For more information, visit .

 

 

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FMCSA issues regional exemptions to HOS because of flooding

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The map shows the states that are part of the emergency declaration that allows certain exemptions from the Hours of Service regulations as a result of recent flooding.

WASHINGTON — The Federal Motor Carrier Safety Administration this week has issued regional exemptions to the Hours of Service as a result of the recent flooding.

The declarations are for Arkansas, Illinois, Iowa, Kansas, Kentucky, Louisiana, Minnesota, Mississippi, Missouri, Nebraska, Ohio, Oklahoma, South Dakota, Tennessee, West Virginia, and Wisconsin.

The FMCSA said the declaration is designed to help with recovery efforts following a severe weather and flooding event that claimed multiple lives, caused power outages, and did major damage to homes, businesses, and infrastructure.

The emergency declaration applies to truck drivers who are providing “direct support of relief efforts” to the flood damaged areas. The FMCSA guidelines say that “direct assistance terminates when a driver or commercial motor vehicle is used in interstate commerce to transport cargo or provide services not directly supporting the emergency relief effort or when the motor carrier dispatches a driver or commercial motor vehicle to another location to begin operations in commerce.”

The exemption runs until April 18 or until the emergency is declared ended.

In addition, the FMCSA said that it will not be enforcing the Temporary Operating Authority Registration fee for truckers who are providing direct assistance to disaster victims.

 

 

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WIT names finalists for 2019 ‘Distinguished Woman in Logistics’ Award

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Women In Trucking Association is a nonprofit association established to encourage the employment of women in the trucking industry, promote their accomplishments and minimize obstacles faced by women working in the trucking industry.   (©2019 FOTOSEARCH)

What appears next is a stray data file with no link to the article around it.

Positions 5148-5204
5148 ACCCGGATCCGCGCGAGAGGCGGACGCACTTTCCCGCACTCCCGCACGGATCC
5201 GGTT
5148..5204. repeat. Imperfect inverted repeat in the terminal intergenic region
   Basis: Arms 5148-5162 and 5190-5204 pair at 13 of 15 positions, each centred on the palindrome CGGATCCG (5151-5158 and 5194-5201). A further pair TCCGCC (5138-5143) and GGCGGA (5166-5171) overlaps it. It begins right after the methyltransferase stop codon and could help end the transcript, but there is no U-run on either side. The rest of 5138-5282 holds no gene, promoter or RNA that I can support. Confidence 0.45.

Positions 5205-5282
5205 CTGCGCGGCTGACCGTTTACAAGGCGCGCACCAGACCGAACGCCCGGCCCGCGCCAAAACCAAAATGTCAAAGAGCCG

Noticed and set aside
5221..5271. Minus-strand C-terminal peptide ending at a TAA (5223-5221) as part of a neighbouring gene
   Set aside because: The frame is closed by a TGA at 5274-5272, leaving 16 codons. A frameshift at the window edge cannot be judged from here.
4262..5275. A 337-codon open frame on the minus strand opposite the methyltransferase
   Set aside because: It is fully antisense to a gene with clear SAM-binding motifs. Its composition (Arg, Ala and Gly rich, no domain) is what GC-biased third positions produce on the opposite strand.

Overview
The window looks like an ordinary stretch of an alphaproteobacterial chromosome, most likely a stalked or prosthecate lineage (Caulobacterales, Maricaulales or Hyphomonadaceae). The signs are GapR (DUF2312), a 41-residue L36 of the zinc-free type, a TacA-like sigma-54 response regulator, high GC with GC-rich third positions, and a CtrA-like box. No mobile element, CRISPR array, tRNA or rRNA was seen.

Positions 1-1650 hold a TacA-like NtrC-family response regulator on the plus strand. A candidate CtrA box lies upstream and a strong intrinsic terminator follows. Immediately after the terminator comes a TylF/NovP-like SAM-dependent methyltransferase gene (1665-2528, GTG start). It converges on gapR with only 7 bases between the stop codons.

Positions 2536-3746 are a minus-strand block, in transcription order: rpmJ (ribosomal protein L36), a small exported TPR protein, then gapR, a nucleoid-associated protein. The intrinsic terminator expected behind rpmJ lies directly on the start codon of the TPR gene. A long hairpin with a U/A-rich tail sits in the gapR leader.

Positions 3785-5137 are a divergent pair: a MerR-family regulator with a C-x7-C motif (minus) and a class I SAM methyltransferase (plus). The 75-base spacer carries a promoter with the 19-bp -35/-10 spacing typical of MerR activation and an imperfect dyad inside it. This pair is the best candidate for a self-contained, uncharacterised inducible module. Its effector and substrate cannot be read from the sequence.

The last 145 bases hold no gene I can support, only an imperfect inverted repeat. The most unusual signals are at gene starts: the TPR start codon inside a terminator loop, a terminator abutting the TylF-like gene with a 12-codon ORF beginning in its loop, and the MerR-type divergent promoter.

PLOVER, Wis. — The Women In Trucking Association Thursday named the finalists for the 5th annual Distinguished Woman in Logistics award.

The award promotes the achievements of women employed in the North American transportation industry.

Finalists include Lindsey Graves, Sunset Transportation; Michelle Halkerston, Hassett Express; Judy McReynolds, ArcBest; Sarah Ruffcorn, Trinity Logistics; and Erin Van Zeeland, Schneider. The winner will be revealed Friday, April 12, during the TIA 2019 “Capital Ideas” Conference & Exhibition in Orlando, Florida.

WIT President and CEO Ellen Voie said the award highlights the crucial roles of leading women in the dynamic and influential field of commercial transportation and logistics, which encompasses both logistics service providers as well as motor carriers.

Finalists for the 2019 DWLA award have demonstrated superior leadership within their company as well as with other professional, educational or philanthropic organizations, she said.

LINDSAY GRAVES

Lindsey Graves is a second-generation owner and chief operating officer at Sunset Transportation, a St. Louis third party logistics company.  In her 12 years with Sunset, she has grown through hands-on experience in every department; she now oversees operational and personnel growth, strategy, marketing and implementation at Sunset’s corporate headquarters in south St. Louis and five national branch offices. Graves was a Class of 2018, 40 Under 40 Recipient for the St. Louis For Business Journal.

MICHELLE HALKERSTON